Back down the mountain through Liffy to the A5 high way past Great Lake an extra one an half hours . Finally got to the shack at Flintstone to pick up my boat then back to Penstock about 11.30 . On the water fishing the dam end had a few cast Duns starting to show, we were pulling wets.
Only five hardy (foolhardy?) souls gathered @ Pumphouse Bay campsite on Friday, meeting Simmo who had arrived the day before.
Cold. Windy. Pissing rain and even a heavy, but brief, hailstorm! Noice.
Simmo and Doc were out fishing when I arrived, so during a break between showers (deluges!) I set up camp. They came back just after I'd set up, and we had a coffee. Simmo had a good trout, and we decided it was cold, wet and unpleasant at the camp, wouldn't be much worse on the lake, and a better chance of a fish on the lake than at camp, so we set off.
Bailey & I decided it was about time we got into a bit of dry fly fishing, so with a good forecast we decided to spend a few of hours up at Cramps Bay at Great lake. Werrived around 12pm and fished till 5pm, was tough going. There were plenty of gum beetles on the water, but not too many taking off the top; we did a lot of running around looking for likely spots.
The annual Back to Pedder comp for 2013 is set to run over the traditional Australia Day period in January. Commencing on Thursday 24th and concluding on Monday 28th with the mid-morning weigh-in and lunchtime presentations wrapping up proceedings.
We had a trip to the highlands on Saturday arvo and fished Great Lake. Sunday saw us at Arthurs Lake with my old fishing mate Roundy... Below is the wrap up of the weekend. We arrived on Great Lake around lunch time, conditions weren’t too bad when we arrived but deteriated as the afternoon went on, it got very cold and windy. We stuck it out for a couple of hours for one brown caught by Roundy around the 3lb mark and a couple of misses on the softies.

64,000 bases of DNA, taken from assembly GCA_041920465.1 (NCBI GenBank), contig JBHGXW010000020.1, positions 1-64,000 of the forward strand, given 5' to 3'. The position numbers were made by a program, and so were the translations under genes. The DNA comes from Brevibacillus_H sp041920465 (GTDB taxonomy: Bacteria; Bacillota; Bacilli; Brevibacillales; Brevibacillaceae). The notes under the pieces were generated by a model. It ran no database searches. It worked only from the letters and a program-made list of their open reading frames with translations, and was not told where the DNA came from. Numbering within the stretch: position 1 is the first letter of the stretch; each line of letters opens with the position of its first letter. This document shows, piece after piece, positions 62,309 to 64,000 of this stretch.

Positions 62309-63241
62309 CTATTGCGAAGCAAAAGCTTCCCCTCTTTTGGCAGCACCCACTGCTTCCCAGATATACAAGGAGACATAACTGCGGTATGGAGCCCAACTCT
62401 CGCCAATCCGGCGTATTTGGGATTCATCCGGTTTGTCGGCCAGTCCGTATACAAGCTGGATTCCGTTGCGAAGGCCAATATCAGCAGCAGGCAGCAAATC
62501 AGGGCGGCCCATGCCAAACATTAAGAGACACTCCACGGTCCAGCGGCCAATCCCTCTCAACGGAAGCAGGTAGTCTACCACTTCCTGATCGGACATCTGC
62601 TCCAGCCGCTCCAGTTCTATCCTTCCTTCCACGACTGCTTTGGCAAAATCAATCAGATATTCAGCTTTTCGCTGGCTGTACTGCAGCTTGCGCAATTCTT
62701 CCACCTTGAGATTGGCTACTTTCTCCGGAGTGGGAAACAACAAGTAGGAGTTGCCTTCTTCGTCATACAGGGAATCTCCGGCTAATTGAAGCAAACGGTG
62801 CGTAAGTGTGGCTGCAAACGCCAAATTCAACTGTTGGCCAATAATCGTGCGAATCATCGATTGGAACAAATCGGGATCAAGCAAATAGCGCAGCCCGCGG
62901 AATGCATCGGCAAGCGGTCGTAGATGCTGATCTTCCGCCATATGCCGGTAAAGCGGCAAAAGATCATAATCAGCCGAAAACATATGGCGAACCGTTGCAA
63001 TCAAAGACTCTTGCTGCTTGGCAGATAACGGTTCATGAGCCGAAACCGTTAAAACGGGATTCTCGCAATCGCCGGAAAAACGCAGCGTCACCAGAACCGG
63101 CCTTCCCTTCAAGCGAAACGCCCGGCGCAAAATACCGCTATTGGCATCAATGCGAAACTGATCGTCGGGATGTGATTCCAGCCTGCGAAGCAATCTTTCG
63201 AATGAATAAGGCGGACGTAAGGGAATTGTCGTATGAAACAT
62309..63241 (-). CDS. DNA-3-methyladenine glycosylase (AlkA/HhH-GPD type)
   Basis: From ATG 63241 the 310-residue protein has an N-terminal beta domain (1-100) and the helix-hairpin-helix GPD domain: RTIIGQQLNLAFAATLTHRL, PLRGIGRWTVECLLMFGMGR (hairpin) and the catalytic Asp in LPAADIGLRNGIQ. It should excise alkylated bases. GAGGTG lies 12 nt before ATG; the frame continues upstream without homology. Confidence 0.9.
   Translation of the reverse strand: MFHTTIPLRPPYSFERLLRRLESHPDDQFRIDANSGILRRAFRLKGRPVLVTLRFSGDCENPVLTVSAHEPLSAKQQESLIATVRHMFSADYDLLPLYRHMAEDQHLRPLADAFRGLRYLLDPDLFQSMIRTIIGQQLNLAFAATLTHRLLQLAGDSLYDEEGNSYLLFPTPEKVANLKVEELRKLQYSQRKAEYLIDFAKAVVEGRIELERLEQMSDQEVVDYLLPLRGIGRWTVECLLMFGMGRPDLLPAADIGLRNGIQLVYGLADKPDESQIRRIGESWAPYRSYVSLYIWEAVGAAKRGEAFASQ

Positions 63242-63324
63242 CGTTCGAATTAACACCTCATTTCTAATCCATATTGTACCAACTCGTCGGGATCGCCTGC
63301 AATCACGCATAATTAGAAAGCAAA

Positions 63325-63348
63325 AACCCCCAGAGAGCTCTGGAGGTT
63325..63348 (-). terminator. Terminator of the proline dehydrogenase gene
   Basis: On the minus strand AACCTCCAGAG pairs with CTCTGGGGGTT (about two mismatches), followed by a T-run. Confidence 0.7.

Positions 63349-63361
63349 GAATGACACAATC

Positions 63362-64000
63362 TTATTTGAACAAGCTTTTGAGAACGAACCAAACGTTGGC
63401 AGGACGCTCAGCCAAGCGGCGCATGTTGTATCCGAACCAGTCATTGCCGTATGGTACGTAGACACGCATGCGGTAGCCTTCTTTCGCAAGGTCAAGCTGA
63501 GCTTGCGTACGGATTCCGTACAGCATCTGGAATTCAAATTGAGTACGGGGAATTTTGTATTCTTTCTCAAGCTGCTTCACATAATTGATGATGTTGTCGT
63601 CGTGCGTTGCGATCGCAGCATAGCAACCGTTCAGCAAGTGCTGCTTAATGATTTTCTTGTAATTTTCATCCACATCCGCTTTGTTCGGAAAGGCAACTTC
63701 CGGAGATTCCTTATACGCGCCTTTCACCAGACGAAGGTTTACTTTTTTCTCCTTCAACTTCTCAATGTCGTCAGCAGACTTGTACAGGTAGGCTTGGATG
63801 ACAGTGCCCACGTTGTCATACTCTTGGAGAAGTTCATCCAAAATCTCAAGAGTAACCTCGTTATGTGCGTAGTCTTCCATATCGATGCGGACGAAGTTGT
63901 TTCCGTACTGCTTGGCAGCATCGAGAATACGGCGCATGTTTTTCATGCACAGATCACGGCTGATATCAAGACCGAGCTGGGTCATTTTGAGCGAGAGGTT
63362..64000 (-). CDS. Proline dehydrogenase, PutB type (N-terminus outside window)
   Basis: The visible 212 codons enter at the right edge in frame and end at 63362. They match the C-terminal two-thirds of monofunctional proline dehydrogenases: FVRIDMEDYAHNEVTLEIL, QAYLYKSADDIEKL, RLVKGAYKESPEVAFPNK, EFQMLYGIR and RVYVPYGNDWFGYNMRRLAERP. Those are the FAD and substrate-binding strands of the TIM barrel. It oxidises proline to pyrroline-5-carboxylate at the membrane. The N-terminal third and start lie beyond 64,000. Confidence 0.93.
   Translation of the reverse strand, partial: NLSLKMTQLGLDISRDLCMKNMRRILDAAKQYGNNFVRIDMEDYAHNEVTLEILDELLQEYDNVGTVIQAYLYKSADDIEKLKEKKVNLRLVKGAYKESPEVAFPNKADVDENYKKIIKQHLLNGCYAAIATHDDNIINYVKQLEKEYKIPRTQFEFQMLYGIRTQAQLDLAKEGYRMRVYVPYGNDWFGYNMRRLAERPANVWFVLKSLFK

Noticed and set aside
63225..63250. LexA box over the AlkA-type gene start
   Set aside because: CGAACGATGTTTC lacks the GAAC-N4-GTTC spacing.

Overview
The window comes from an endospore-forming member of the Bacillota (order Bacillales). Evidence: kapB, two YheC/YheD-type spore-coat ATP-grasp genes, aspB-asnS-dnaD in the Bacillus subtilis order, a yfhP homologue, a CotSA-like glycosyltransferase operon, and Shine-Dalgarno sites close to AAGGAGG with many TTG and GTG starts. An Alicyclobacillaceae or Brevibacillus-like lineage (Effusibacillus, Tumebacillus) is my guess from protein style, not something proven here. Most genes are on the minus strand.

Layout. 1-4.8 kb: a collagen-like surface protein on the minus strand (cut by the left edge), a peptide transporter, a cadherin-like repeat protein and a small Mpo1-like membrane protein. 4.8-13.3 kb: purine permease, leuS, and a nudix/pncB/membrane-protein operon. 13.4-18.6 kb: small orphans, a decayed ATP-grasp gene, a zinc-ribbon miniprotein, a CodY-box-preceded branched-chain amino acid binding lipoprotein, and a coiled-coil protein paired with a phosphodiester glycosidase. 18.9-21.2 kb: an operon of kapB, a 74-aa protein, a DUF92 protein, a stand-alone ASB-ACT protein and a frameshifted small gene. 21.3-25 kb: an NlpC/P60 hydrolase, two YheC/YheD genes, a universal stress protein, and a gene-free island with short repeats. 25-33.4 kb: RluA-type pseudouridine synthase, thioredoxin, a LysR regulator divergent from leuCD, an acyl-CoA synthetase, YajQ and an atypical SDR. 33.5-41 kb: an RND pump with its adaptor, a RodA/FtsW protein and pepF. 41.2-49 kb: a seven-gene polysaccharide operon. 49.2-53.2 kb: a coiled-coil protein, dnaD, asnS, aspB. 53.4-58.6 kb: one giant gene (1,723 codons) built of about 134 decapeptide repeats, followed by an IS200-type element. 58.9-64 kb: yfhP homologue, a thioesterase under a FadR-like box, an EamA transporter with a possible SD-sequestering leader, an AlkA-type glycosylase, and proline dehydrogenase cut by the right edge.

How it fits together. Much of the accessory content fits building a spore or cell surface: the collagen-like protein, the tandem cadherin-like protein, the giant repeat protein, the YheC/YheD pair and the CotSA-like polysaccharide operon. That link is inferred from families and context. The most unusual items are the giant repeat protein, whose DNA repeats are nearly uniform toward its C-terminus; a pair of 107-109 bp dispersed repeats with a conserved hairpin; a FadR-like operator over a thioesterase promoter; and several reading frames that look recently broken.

A late spur of the moment decision found me out West yesterday for a spot of dry fly action.
I decided to join the boys for a wander into a lake I haven't fished in years for a look. As it had been years since I had fished it I was very eager to get in there. The plan was to meet the others at Liawenee at around 5am as they were heading up from Hobart. I couldn't sleep Friday night so I headed up around 11pm and thought I'd get a coupla hours kip in the bus before they arrived. This never happened as I found myself just driving around the highlands to see how much wildlife I could spot under the moonlit sky!
Connor, Wally and I went out on Lake Leake for a couple of hours. We were in Wally’s boat and headed out at 12:30, and we trawled up around the Big Timber Shore, only getting a few touches. We then went over to the island getting a bit of cover from the wind, and getting a few hits on Tassie devil lures. We then trawled across in to Choco log bay, where Wally had a nice hit, but dropped it. We fished in there for about 45 minutes, getting a few hits. We then started to head back to Kalangadoo Bay, where Wally hooked this small Rainbow trout.
With a big wish list for a great long weekend planned my bubble soon got burst on Friday when I checked the 4 day weather forecast. Arriving at the Great lake around 2pm finding a reasonable southerly wind coming straight up the lake and most of the fish on the fish finder at around the 7 metre mark I guess due to the barometric pressure on a down ward trend also found they weren't very hungry tried every colour of the rainbow to catch only 1browny in good condition 1 1/2lbs and a very shabby rainbow should have been over 3lbs bet was lucky to get 1 1/2lbs on the scale. I don't why this fish was in so poor condition but over the weekend talking to another angler he had caught one as well just as poor.
With all the cloud and humidity Four Springs was on the visit list today. I needn't have bothered and have no doubt I would have seen just as many rises had I stayed in Launceston! Only a handful of duns and the anglers I spoke to also saw nothing. A few guys said that there had been large dun hatches there during the week but nothing on them,. I tried everything even resorting to a sinking line in 4 metres of water.The fact that there were only 5 boats in the carpark should have hinted things would be slow.. the enigma that is Four Springs..I actually never saw one rise.
Dale Howard and I organised to head up to Lake King William yesterday. I dared not back out of this trip as I let him down at the last minute on his previous excursion to the Swan River. I also didn’t want the name “big girlie man” to gain momentum.